Pain in the front of the shoulder is a common issue with many people when arms are overhead. It is something I see frequently with my CrossFit athletes.
Many times, I see the athletes doing self-treat techniques, which is a great thing, but the techniques do not address the true issue. Most times the athletes are smashing out the front of the shoulder with a lacrosse ball or working to stretch the front of the shoulder. The problem is, this is addressing the symptoms, which will help temporarily, but will not address the root cause of the pain.
The root cause of shoulder pain is normally a number of issues that all combine to contribute to one area of pain. These issues are ones that have been present for quite some time and are finally rearing their ugly head. In no particular order of importance…
Trigger points/Tight muscles
Yes, tight muscles do contribute to anterior shoulder pain, just not in the area you think it is. If you continue to smash out or stretch the front of the shoulder, you will continue to lack progress on recovery. The issue is the closer to the shoulder blade. (See circle in picture.)
If you want to work on an area to self-treat, you need to focus on this area instead of where your actual pain is. Check out this video for several exercises that address that area.
Upper back mobility
This is an area that many people don’t realize is a contributor to shoulder issues. Because of habits and postures we tend to keep, our upper back tends to get stiff in a slightly rounded forward position. For good shoulder motion, our upper back needs to extend slightly, or at the least get to a straight position at a minimum. When we don’t have this motion in our spine, the shoulder muscles are required to work harder and move through more of a range than ideal to obtain the range of motion you are requiring of it.
Check out this video to learn how to mobilize your spine.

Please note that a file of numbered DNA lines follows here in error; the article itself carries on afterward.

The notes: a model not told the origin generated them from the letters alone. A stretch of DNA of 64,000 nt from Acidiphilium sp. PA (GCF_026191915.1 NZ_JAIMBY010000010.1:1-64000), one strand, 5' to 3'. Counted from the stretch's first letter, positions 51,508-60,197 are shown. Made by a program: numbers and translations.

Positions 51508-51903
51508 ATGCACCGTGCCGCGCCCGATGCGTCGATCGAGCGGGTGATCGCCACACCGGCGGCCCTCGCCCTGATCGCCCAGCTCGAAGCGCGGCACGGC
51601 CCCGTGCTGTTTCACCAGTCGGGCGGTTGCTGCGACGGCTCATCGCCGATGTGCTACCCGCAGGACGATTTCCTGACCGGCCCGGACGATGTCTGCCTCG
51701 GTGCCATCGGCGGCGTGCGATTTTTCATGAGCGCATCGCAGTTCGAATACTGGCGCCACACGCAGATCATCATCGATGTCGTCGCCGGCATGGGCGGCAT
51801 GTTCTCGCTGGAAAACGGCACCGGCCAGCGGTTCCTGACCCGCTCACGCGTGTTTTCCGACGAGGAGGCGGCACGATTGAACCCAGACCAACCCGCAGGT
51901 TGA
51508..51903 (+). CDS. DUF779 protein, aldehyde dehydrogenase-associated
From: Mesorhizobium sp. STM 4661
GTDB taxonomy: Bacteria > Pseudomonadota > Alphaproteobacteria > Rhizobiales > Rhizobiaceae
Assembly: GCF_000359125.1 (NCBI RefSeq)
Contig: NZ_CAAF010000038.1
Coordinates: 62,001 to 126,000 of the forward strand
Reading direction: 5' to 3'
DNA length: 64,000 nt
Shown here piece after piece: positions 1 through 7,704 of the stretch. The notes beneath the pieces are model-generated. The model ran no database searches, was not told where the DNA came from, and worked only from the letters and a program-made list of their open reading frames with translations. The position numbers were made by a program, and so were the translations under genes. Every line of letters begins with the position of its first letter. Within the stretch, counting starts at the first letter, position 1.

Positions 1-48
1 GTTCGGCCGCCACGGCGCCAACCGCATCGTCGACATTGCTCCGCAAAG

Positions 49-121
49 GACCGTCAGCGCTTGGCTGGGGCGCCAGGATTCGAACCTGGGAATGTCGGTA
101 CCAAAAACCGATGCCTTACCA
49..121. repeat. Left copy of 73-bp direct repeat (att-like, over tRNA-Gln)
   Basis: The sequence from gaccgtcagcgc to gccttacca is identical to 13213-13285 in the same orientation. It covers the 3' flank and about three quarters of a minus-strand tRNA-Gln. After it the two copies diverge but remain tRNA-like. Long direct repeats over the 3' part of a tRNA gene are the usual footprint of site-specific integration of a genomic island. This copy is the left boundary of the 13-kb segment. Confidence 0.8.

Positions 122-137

Shoulder blade activation
In order to perform movements effectively, efficiently, and safely, the shoulder blades need to be in the correct position. The problem is, many people don’t know how to do this. As mentioned in the section above, our postures and habits cause a rounded forward spine. They also cause our shoulders to be rounded forward. Because this position feels “normal” to our body, we tend to keep them there when doing any activity with our arms. Over time, our muscles forget how to actually activate and control our shoulder blades.
So what exactly does this mean? Start working on learning how to get your shoulder blades to move “down and back” when sitting and/or standing. And learn how to do this without using your arms to assist the motion.
All our joints have what I like to call “mover” muscles and “stabilizer” muscles. The mover muscles are the ones you know how to strengthen. They are the big muscle groups that perform our movements. The stabilizer muscles are often ignored. Because of this, many times they are weak and/or lack muscular endurance. When they fatigue out, two things can happen: they cause other muscles to take up the slack and/or they become tight and develop trigger points in them.
In the shoulder, it is typically the posterior rotator cuff that becomes fatigued and tight, putting more stress on the front of the shoulder, resulting in the anterior shoulder pain.
To start addressing the stability issues, take a look at some of my favorites!
Have more questions regarding your shoulder pain? Email me at firstname.lastname@example.org.
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